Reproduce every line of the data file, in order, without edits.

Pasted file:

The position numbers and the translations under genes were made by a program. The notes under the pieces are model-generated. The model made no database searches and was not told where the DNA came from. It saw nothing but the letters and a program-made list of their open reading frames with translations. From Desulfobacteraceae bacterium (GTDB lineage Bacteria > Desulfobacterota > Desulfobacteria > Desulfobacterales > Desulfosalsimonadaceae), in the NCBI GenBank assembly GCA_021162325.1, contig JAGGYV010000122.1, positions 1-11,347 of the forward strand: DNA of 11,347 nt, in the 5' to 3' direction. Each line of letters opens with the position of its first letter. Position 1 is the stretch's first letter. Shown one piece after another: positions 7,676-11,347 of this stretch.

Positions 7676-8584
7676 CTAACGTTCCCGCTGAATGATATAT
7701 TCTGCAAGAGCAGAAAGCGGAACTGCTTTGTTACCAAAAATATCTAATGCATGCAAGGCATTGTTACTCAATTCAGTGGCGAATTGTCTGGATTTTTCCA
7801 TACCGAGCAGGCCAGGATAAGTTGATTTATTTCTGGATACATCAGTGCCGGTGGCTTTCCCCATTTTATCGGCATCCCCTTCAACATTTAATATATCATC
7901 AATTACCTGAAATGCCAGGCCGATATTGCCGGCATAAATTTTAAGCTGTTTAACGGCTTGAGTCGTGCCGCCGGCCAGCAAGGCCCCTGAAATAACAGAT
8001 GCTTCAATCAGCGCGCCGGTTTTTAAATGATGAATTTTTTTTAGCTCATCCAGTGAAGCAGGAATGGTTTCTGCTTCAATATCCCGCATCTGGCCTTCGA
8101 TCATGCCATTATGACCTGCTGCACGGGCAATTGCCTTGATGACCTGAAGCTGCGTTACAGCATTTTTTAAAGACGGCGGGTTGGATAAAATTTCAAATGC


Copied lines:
The position numbers and the translations under genes were made by a program. The notes under the pieces are model-generated. The model made no database searches and was not told where the DNA came from. It saw nothing but the letters and a program-made list of their open reading frames with translations. From Desulfobacteraceae bacterium (GTDB lineage Bacteria > Desulfobacterota > Desulfobacteria > Desulfobacterales > Desulfosalsimonadaceae), in the NCBI GenBank assembly GCA_021162325.1, contig JAGGYV010000122.1, positions 1-11,347 of the forward strand: DNA of 11,347 nt, in the 5' to 3' direction. Each line of letters opens with the position of its first letter. Position 1 is the stretch's first letter. Shown one piece after another: positions 7,676-11,347 of this stretch.

Positions 7676-8584
7676 CTAACGTTCCCGCTGAATGATATAT
7701 TCTGCAAGAGCAGAAAGCGGAACTGCTTTGTTACCAAAAATATCTAATGCATGCAAGGCATTGTTACTCAATTCAGTGGCGAATTGTCTGGATTTTTCCA
7801 TACCGAGCAGGCCAGGATAAGTTGATTTATTTCTGGATACATCAGTGCCGGTGGCTTTCCCCATTTTATCGGCATCCCCTTCAACATTTAATATATCATC
7901 AATTACCTGAAATGCCAGGCCGATATTGCCGGCATAAATTTTAAGCTGTTTAACGGCTTGAGTCGTGCCGCCGGCCAGCAAGGCCCCTGAAATAACAGAT
8001 GCTTCAATCAGCGCGCCGGTTTTTAAATGATGAATTTTTTTTAGCTCATCCAGTGAAGCAGGAATGGTTTCTGCTTCAATATCCCGCATCTGGCCTTCGA
8101 TCATGCCATTATGACCTGCTGCACGGGCAATTGCCTTGATGACCTGAAGCTGCGTTACAGCATTTTTTAAAGACGGCGGGTTGGATAAAATTTCAAATGC